One might assume that a history of America’s 21st century turn to irregular warfare would have little to offer policymakers grappling with the challenge of great power competition. In Full Spectrum Dominance: Irregular Warfare and the War on Terror however, Maria Ryan offers a meticulous account not of how the United States might organize itself for futuristic high-tech warfare or geopolitical competition, but, rather, how it came to elevate a form of warfare that many U.S. defense planners and practitioners would prefer to view through the rear-view mirror. And yet, the lessons implied by Ryan’s impressive piece of scholarship should serve as a cautionary tale not just for practitioners seeking to ensure irregular warfare remains a “core competency” of the U.S. military, but also for those managing the tradeoffs and dilemmas of the contemporary strategic environment.1
Processes of change and adaptation are often complex. Bureaucracies can be rigid and stuck in their ways, as a range of human and organizational factors produce or obstruct innovative behavior.2 An Assistant Professor of American History at the University of Nottingham, Ryan’s explanation for America’s warm embrace of irregular warfare offers an analytically rich account. It is a series of “complementary tracks” Ryan argues, that led the United States to adopt what was at the time a “countercultural definition of warfare.”3
Some aspects of the book’s argument are by now self-evident. To Ryan’s credit, these receive the least of her attention. Few will raise an eyebrow when they read that 9/11 was the initial motivator for greater recognition of the problem of weak and failed states. Nor will many find it surprising that U.S. experiences in Iraq and Afghanistan both motivated and manifested this growing emphasis on non-traditional threats and interagency approaches to addressing them.
In other instances, the book masterfully covers new ground. Ryan makes a well-documented claim that Secretary of Defense Donald Rumsfeld, often argued to be a devotee of the concept of a technology-driven Revolution in Military Affairs (RMA), played a pivotal role in this shift to a decidedly low-tech form of warfare.4 This amendment to the historical record is likely to be one of many enduring legacies of this important text. The chapter on organizational change in the U.S. State Department also nicely supplements U.S. military and defense-centric works examining this period in U.S. foreign policy.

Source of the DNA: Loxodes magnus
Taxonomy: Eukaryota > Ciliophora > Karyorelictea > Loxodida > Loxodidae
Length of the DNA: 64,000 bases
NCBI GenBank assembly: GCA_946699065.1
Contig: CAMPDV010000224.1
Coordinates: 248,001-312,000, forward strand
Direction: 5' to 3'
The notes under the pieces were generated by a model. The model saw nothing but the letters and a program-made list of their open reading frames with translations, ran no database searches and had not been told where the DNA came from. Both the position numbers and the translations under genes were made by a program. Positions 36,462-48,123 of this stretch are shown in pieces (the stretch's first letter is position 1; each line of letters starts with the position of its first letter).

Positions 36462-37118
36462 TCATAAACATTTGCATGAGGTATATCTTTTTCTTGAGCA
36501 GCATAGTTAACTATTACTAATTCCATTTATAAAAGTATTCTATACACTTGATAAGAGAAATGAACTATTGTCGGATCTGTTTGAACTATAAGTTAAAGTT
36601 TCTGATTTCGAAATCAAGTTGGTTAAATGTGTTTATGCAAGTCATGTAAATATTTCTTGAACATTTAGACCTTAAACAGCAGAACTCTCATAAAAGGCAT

Much of the book explores U.S. activities in the Philippines, Georgia, and Sub-Saharan Africa, so-called “peripheral theaters.” Although much has been written on the first of these, the other two are often overlooked in the post-9/11 historiography. Through the conscientious use of publicly-available primary source materials, Ryan does an admirable job of piecing together the context, motivations, and contours of U.S. campaigns in each of these three locales.
These cases might appear strange bedfellows at first glance. Yet, nearly two decades ago, President Bush declared the Philippines, Georgia, and Yemen as constituting the “second stage” of the War on Terror.5 In this respect, Ryan’s inclusion of sub-Saharan Africa – a rather diverse and vast region in its own right—rather than Yemen, may perplex some readers.